We will stop at Likkir to visit the scenic monastery perched high on the hill behind the village. It has massive clay statues of the coming Buddha or Bodhisattva in his manifold roles. At Phyang, visit Tashi Chozang gompa which has several sacred shrines and wall paintings. O/N in hotel in Leh, Ladakh’s main town.

Day 08: Around Leh

Full day sightseeing, including visits to Shey, Thiksey, and Hemis gompas, some of Ladakh’s most well-known monasteries. Back to Leh and O/N in hotel.

Day 09: Exploring Leh

Visit Tsemo Gompa, Shanti Stupa and old fort of Leh. O/N in hotel.

Day 10: Leh to Sarchu (4250 m): Drive: 250 km/ 09hrs

This is a spectacular drive over the world’s second highest motorable pass, Tanglang La (5332 m) to reach the plateau of Pang, locally known as Kyang Chu-Thang (literally, “the plain of wild asses”). Proceed over Lachulang La (5090 m) and Namki La (4950 m), and via a curving road, reach Sarchu, on the state border between Jammu & Kashmir and Himachal Pradesh. O/N in camp.

Day 11: Sarchu to Manali (2050 m): Drive: 225 km/09hrs

After a short drive, we reach the top of Baralacha La (4800 m), with breathtaking views of snow-capped mountains. Continue along the valley of the Chandra River over Rohtang La (4050 m), the gateway between Lahaul/Spiti and Kullu Valley, the “valley of the Gods.” Nestled in the inner range of the Himalayas, Kullu Valley is known for its apple orchards, pines and deodars, and cheerful people. Manali, the first town reached via the Rohtang pass from Lahaul/Spiti, is one of India’s most popular hill stations, famed for its panoramic views and adventure activities. O/N in hotel.

Day 12: Exploring Manali

Explore, on foot, Old Manali including the Manu temple, Hadimba temple in Dhungri, Shiva temple and the monastery in town. Afternoon in leisure. O/N in hotel.

Day 13: Manali to Mandi (754m): Drive: 97 km then to Rewalsar; 23 km

Mandi, an important town of Himachal Pradesh is known for its shikhara-style temples of Bhootnath, Triloknath, Panchvakra and Shyamakali at Tarna Hill. Check into hotel and depart for Rewalsar. Rewalsar, means “pool of ancient wisdom,” a sacred lake that is like a dark jewel on a wooded hillside. Legend has it that this is a place from where Padmasambhava left for Tibet to spread the word of the Buddha in the 8th century AD. Back to Mandi and O/N in hotel.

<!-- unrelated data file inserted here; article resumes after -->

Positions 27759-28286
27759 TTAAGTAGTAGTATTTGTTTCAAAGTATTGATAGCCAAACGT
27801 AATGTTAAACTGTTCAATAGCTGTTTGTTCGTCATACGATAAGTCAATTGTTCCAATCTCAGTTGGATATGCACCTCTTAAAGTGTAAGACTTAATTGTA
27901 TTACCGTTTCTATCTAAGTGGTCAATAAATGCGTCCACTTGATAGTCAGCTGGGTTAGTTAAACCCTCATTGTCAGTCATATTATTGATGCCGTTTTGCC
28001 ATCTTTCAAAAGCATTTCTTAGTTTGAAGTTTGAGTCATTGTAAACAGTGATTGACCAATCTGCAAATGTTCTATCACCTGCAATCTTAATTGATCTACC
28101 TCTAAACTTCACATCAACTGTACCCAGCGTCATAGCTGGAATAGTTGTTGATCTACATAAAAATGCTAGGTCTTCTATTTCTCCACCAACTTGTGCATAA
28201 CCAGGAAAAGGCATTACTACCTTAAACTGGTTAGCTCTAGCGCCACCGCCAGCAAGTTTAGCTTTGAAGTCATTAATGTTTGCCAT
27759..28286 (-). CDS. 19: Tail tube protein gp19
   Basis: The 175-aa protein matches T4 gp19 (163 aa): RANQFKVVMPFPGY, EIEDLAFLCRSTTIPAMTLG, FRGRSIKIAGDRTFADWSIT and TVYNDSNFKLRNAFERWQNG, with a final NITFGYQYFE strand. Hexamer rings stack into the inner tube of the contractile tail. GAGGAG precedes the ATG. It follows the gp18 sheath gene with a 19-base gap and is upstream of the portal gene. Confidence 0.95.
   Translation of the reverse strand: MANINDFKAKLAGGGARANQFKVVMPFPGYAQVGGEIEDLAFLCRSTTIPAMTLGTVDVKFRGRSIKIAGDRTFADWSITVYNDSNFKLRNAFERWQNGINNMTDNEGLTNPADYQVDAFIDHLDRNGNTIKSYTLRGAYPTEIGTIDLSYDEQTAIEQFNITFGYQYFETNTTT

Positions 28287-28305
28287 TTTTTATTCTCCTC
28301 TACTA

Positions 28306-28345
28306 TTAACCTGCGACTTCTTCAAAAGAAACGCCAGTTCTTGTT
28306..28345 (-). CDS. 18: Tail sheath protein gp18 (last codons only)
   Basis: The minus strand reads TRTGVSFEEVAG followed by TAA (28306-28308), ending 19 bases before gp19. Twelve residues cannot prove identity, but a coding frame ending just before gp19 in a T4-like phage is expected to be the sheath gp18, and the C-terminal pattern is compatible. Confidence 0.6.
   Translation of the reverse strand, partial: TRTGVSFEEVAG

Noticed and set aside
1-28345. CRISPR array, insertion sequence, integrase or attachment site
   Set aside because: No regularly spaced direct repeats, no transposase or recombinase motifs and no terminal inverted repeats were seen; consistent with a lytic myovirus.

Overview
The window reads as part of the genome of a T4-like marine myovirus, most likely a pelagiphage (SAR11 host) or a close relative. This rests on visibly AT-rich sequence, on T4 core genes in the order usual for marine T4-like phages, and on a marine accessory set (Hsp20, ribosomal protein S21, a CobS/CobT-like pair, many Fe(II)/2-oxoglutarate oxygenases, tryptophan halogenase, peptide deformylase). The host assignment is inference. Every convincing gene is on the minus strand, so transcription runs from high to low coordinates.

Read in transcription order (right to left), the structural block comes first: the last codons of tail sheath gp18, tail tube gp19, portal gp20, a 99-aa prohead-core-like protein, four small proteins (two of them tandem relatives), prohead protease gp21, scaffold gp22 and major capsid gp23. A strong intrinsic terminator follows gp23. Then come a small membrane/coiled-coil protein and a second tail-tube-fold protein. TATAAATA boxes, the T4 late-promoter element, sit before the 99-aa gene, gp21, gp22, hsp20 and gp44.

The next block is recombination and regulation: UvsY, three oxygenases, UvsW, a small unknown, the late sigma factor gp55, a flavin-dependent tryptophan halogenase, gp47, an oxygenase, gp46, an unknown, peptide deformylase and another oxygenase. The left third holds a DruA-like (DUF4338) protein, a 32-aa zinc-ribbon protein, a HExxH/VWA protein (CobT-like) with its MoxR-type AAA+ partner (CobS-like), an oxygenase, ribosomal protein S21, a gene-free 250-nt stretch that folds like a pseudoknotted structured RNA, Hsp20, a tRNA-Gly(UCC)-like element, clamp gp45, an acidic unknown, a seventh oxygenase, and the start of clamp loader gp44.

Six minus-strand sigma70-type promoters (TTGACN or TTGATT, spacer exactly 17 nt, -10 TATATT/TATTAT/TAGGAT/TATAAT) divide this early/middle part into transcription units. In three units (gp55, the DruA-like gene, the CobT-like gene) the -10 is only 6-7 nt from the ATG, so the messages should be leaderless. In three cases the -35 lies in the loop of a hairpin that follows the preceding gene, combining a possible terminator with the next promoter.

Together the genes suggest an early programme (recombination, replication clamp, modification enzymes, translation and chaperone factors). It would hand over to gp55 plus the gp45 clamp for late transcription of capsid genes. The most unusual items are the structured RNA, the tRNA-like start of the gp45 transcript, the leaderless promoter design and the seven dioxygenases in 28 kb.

Day 14: Mandi to Palampur (1219m), via Bir, Baijnath: Drive: 137 km

Bir, a large Tibetan settlement in the lap of the Dhauladhars, is worth a visit. After that, stop at the ancient Shiva temple in Baijnath, 16 km before Palampur. The temples are remarkable for their proportions and architectural beauty. Continue to Palampur, in the foothills of the Dhauladhars, which is known for its tea gardens. Its mild climate makes it a pleasant place to visit; its colorful main street crowded with gaily-attired local people and Gaddi (shepherd) women is interesting. Evening visit to tea garden. O/N in hotel.

Day 15: Palampur to Dharamsala (1830 m), via Masroor, Kangra: Drive: 82km/03 hrs

Masroor, 30 km before Kangra, has 15 temples hewn out of rock in the Indo-Aryan style; with its intricate carvings, it is a triumph of the rock-cut method of temple construction. The old town of Kangra is dotted with temples and has a ruined fort. Situated on a precipitous cliff overhanging the Ban Ganga and Manjhi rivers, the ruins of Kangra Fort still dominate Kangra Valley. Brijeshwari temple, once a repository of legendary wealth, has been plundered by successive invaders; today this stone temple is a revered site for pilgrims. Check into hotel in Dharamsala in the afternoon, and in the evening stroll around the narrow alleyways of the suburb Mcleodganj, with its cosmopolitan crowds of Tibetans, Indians and travelers from all over the world. O/N in hotel.

Day 16: Exploring Dharamsala/Mcleodganj

Set against the backdrop of the majestic Dhauladhar Range, the former colonial retreat Mcleodganj rose to prominence after the large-scale exodus of Tibetans from their homeland in 1959. It holds the residence (called the Ocean of Tranquility) of His Holiness the Dalai Lama. The Tibetan government in exile has been based here for several decades. With traditional architectural designs drawn from Tibet, the impressive Namgyal monastery is surrounded by a row of prayer wheels and houses large images of the Buddha, Padmasambhava and Avalokteshwara. If time permits, then visit the Tibetan handicraft centre. O/N in hotel

Day 17: Dharamsala to Amritsar: Drive: 190 km/6 hrs

After checking into hotel in Amritsar, explore the city. Amritsar means “lake of nectar,” the name of the sacred pool. The golden temple which is located in the middle of pool is the most important Sikh shrines. The temple itself is in a glittering structure as the exterior is covered with gold plates and with exquisite marble work inside. It represents a wonderful fusion of the Mughal and Hindu styles of architecture. After this, drive 30 km to the Wagah Border (Indo-Pak Border), on the road to Lahore, to watch the retreat ceremony or “lowering of flags” performed every evening by soldiers of both the countries, on either side of the border, with much fanfare and showmanship – a thrilling affair. O/N in hotel.

Day 18: Amritsar to Delhi: Train: 6 hrs; and Departure

Early morning transfer to railway station to catch the Shatabdi train to Delhi. Transfer to hotel on arrival in Delhi.

Day 19: Transfer to International Airport for journey back home.